Giving Compass’ Take:
• Writing for NBC News, economic journalist Martha C. White reports on a new pilot program in Finland that will give unemployed citizens around $700 per month. Could the experiment be replicated here in the U.S.?
• Universal Basic Income has been hotly debated in recent years, and this article gives us both sides of the issue. What role will nonprofits play if UBI programs become more prevalent on this side of the Atlantic?
• For more on UBI and Facebook millionaire Chris Hughes’ push to make it happen, click here.
There might be no free lunch, as the saying goes, but a bold experiment in Finland has renewed interest in the idea of money for nothing.
In January 2017, the country embarked on a two-year pilot program that gave 2,000 unemployed citizens the equivalent of nearly $700 a month, with no strings attached. The program will run through the beginning of next year after the government announced this week that it would decline to extend the duration of the program.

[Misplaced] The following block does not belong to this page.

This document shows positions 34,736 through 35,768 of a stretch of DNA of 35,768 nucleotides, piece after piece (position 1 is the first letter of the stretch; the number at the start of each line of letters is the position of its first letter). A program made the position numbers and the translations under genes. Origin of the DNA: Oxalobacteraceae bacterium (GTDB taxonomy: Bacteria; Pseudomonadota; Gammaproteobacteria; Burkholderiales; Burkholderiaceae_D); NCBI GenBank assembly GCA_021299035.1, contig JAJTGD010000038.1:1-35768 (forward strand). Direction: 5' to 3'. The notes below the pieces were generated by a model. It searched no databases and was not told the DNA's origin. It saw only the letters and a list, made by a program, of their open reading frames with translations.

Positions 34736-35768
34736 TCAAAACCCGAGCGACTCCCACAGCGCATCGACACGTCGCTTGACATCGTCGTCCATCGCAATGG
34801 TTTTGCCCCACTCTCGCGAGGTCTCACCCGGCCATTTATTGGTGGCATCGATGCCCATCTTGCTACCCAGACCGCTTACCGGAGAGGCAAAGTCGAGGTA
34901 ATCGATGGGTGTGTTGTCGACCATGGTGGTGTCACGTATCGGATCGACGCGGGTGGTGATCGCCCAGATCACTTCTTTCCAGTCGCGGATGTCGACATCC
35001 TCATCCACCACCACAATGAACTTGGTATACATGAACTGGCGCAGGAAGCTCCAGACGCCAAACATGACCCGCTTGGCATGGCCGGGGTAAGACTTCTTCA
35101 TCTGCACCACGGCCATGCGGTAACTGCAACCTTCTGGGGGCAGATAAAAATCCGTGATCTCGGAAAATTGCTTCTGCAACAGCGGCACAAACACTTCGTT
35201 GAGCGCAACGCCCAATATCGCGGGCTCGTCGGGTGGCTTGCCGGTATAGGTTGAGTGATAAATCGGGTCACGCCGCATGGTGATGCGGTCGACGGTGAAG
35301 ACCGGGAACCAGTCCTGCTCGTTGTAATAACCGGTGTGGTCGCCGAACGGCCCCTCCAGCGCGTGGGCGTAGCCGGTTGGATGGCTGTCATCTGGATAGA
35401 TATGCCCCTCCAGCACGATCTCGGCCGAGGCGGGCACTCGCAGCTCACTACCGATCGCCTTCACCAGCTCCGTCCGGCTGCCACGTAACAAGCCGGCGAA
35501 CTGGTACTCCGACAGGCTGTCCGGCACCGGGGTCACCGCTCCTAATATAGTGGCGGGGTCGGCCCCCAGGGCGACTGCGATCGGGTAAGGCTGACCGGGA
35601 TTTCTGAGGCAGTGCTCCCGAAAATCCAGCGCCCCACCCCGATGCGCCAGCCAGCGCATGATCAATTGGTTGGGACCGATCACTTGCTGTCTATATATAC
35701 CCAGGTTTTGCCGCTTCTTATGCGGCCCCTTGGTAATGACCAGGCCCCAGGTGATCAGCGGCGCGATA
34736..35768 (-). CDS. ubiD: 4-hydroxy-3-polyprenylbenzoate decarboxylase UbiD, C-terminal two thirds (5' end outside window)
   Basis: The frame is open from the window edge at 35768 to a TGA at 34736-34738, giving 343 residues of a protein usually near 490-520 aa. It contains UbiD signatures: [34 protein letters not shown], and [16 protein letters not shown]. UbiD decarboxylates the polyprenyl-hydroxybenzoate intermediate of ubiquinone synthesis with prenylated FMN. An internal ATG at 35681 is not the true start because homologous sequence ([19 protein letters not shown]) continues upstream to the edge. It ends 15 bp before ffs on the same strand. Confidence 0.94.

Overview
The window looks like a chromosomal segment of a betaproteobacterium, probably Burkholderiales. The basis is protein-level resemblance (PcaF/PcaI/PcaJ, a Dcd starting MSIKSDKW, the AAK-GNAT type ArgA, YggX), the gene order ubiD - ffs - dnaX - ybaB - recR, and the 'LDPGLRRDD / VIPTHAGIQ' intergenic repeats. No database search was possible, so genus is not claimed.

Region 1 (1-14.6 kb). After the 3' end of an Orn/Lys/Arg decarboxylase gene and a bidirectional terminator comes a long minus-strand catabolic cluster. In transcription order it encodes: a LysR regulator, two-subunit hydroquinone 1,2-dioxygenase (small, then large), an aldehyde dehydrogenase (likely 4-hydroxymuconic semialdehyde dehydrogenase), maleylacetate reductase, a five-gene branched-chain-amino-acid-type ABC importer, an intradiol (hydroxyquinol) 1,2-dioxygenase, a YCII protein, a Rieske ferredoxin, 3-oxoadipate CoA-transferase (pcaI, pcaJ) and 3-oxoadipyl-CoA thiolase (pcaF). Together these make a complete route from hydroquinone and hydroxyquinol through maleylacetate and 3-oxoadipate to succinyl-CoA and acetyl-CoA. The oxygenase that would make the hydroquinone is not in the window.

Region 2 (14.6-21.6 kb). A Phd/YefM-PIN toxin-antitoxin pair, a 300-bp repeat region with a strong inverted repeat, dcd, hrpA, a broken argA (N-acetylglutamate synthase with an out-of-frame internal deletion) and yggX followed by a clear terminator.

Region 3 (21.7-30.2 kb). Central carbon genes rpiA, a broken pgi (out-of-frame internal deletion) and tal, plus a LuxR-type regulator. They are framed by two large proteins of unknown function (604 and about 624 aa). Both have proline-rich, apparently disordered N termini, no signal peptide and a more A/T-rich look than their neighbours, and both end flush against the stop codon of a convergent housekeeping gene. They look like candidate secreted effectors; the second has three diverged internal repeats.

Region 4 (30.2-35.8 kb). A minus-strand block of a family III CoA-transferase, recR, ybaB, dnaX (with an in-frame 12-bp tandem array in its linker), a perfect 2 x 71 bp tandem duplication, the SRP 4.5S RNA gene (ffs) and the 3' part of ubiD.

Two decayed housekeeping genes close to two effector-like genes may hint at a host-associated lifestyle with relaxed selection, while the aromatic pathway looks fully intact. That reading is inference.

The idea of a guaranteed or universal income, often abbreviated to UBI for “universal basic income,” has attracted attention on this side of the Atlantic, as well. Mark Zuckerberg floated the idea in the speech he gave last year at Harvard University’s commencement, and Facebook co-founder Chris Hughes argued in an editorial earlier this year that working Americans who make less than $50,000 a year should get a monthly stipend of $500.
Read the full article about Finland’s experiment giving away money by Martha C. White at NBC News.
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